In the first blog of our learning in uncertainty series, Shoshana Boyd Gelfand reflects on what it means to be a learning organisation and how we might incorporate the new skills developed during the pandemic and embrace disequilibrium, to become lifelong learners.

 

Shoshana Boyd Gelfand is the Director of Leadership and Learning at the Pears Foundation.


The literature on “learning organisations” is vast. In a fast-paced world, those who are capable of continuous learning are clearly going to outpace those who aren’t. And yet we all know just how challenging it is to be one of those elusive “learning organisations”. Moving people from a place of comfort into a place of learning is never simple.

 

So, here’s the good news – if your organisation survived Covid, you are by definition a learning organisation. There is simply no way that anyone got through this period without adapting and learning new ways of working.

 

These new ways may have included new technical skills such as:

 

  • How to be part of a team when you can’t be in the same room together
  • How to fundraise when you can’t look someone in the eye
  • How to collaborate using online tools
  • How to work when your child/dog/neighbour is distracting you in the background

 

Just as important as these technical skills, we all had to learn new attitudes and dispositions:

 

  • How to function in a situation of great uncertainty
  • How to motivate ourselves and others following major disappointments
  • How to manage serious levels of loss (of life, of health, or just of normalcy)

 

Both the technical and attitudinal learning that we have achieved have been hard won. This learning has made us more resilient, more flexible, and – crucially – better at learning (which is fundamentally about encountering and engaging with something new). We have learned how to learn: a huge achievement and one not to be squandered.

 

The big question now is not how do we learn –hardship is often an effective teacher, and surviving a pandemic has effectively made us all into successful learners. Our challenge is now twofold:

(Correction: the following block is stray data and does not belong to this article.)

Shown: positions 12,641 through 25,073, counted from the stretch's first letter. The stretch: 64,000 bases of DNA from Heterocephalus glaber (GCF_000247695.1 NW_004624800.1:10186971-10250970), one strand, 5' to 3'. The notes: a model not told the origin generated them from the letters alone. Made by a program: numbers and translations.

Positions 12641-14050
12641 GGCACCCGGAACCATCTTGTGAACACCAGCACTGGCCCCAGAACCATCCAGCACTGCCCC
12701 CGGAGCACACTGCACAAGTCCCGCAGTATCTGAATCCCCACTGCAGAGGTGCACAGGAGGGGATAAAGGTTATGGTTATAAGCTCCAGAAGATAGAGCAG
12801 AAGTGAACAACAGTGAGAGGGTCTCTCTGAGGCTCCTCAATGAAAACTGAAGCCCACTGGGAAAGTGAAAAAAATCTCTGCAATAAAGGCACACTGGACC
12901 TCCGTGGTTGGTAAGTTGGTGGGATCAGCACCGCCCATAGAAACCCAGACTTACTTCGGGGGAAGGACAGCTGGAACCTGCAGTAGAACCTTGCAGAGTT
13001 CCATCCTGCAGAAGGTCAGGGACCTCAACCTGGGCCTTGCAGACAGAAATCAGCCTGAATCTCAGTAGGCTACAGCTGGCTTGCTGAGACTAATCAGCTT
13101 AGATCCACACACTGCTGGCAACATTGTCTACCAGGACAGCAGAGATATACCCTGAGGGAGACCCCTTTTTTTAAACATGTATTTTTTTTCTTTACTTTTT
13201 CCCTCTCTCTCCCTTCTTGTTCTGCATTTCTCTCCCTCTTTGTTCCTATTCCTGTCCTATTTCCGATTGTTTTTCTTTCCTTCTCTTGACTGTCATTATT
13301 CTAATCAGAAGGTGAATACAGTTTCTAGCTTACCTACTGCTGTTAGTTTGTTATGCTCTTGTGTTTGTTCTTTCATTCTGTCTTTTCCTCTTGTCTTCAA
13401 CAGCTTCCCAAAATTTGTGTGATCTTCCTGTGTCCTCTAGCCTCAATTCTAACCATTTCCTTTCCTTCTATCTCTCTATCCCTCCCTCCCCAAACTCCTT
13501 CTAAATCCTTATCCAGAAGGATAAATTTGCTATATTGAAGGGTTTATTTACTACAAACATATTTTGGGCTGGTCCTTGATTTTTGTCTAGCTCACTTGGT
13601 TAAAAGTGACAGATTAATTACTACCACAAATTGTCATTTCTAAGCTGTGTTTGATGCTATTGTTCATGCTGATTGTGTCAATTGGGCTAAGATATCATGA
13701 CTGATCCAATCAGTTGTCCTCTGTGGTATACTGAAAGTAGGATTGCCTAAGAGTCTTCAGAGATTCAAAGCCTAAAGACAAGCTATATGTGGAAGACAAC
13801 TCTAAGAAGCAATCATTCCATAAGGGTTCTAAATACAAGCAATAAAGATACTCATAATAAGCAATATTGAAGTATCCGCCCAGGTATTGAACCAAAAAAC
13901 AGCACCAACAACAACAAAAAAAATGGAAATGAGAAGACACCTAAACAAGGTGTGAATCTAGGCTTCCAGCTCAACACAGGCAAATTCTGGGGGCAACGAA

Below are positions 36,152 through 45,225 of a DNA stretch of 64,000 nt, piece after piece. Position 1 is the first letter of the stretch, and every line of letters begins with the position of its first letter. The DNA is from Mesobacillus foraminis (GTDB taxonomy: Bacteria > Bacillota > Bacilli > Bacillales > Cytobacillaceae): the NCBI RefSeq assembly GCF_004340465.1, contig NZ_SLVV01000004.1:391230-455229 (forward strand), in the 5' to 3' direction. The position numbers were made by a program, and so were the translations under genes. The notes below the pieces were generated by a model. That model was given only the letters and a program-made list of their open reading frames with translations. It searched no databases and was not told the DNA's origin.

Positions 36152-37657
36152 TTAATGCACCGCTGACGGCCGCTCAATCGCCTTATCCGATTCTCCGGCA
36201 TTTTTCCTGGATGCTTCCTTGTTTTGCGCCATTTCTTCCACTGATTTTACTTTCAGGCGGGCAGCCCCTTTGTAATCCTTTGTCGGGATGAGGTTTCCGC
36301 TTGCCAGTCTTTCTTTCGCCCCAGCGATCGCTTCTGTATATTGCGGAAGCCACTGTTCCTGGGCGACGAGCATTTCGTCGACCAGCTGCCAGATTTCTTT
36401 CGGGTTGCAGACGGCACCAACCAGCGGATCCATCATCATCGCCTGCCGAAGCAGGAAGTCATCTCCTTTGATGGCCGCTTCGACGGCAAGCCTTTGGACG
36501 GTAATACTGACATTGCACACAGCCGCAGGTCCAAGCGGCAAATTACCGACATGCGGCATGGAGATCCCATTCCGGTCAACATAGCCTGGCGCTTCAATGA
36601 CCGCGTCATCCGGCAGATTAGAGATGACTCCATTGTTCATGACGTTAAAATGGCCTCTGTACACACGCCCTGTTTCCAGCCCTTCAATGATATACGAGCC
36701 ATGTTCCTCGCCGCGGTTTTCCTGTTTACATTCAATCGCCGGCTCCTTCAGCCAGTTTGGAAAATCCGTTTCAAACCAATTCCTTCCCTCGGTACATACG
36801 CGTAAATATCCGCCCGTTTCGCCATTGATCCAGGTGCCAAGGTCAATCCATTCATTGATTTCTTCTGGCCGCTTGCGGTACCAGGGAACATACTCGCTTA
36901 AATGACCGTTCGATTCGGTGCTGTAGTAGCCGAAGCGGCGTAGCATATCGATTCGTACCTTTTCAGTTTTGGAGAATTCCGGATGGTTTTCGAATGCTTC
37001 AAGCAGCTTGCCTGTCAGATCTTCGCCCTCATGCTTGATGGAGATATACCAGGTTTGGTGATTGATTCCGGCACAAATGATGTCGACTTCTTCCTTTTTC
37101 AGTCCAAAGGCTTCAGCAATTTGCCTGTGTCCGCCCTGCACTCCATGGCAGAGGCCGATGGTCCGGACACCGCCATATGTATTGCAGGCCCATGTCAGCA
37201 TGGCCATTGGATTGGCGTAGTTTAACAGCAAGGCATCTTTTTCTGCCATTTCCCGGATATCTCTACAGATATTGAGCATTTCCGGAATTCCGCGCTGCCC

1) How do we incorporate our hard-won Covid learning into our organisations?

 

As eager as we may be to spring forward into a “new normal”, it’s crucial that organisations pause and reflect on the changes we have made over the past year and a half. Many of those changes are worth holding onto! Organisations can ask themselves questions such as:

 

  • Under what circumstances should we continue to offer flexible work schedules?
  • Should we maintain a “paperless” office?
  • How can we continue to make conferences/meetings accessible and climate-friendly?

     

Leaders have an obligation to capture this learning, reflect on it, and consciously choose which practices to continue, and which ones to leave behind.

 

2) How do we continue to learn without the harsh teacher of Covid breathing down our necks?

 

So much of what we learned wouldn’t have happened without the pressure of closed offices and the simple necessity to somehow carry on with our vital work. If you had asked me two years ago whether I could do leadership training and team-building workshops online, I would have said no. I wouldn’t have even tried. And yet . . . what I learned during the pandemic is that this kind of virtual training is indeed possible. Some of the techniques that I discovered (by painful trial and error) are ones that I will carry on doing. But I never would have discovered them had I not been pressured into that. So, the question for me personally is how do I motivate myself to continue to be open to those things that I would have once dismissed as “impossible”?

 

The big question moving ahead is:

 

Can we not only incorporate the new skills we’ve developed during the pandemic, but can we also consciously embrace the disequilibrium that comes from being placed in new situations?

 

My personal conviction is that we have no choice. Our organisations have survived (at least thus far) perhaps the worst year that many of us could have imagined. We’ve lost so much during that time. The only way to make up for that loss is to learn from it – and to let it transform us into confident ongoing learners.

The Evaluation Roundtable

If you would like more information on the Evaluation Roundtable, please visit our page.

If you are interested in attending sessions, please email houda@ivar.org.uk.

Attendance is by invitation only, but we warmly encourage you to get in touch.

How you make grants is as important as what you fund

At a recent Evaluation Roundtable Community of Practice session we asked what working practices people are hoping to retain from lockdown; and what they are looking to improve or introduce as they approach autumn and winter. In the  fourth of our blog series addressing these questions, we ask Kate Peters (Community Foundation for Surrey) to share her reflections.

 

Remember March? The world turned upside down, and we all had to come to terms with living a totally different kind of life, separated from loved ones and our normal routines. Meanwhile, the voluntary sector was not only stepping up to be a lifeline to thousands of our vulnerable neighbours but facing a disaster in terms of lost income. Community fundraising was cancelled and contracts and grant funding were put into question as projects became undeliverable.

 

The Community Foundation for Surrey launched a Coronavirus Response Fund on 26th March. We made our first awards after only 6 days on 1st April. Six months and £3million of grants awarded later, what have we learned from the experience?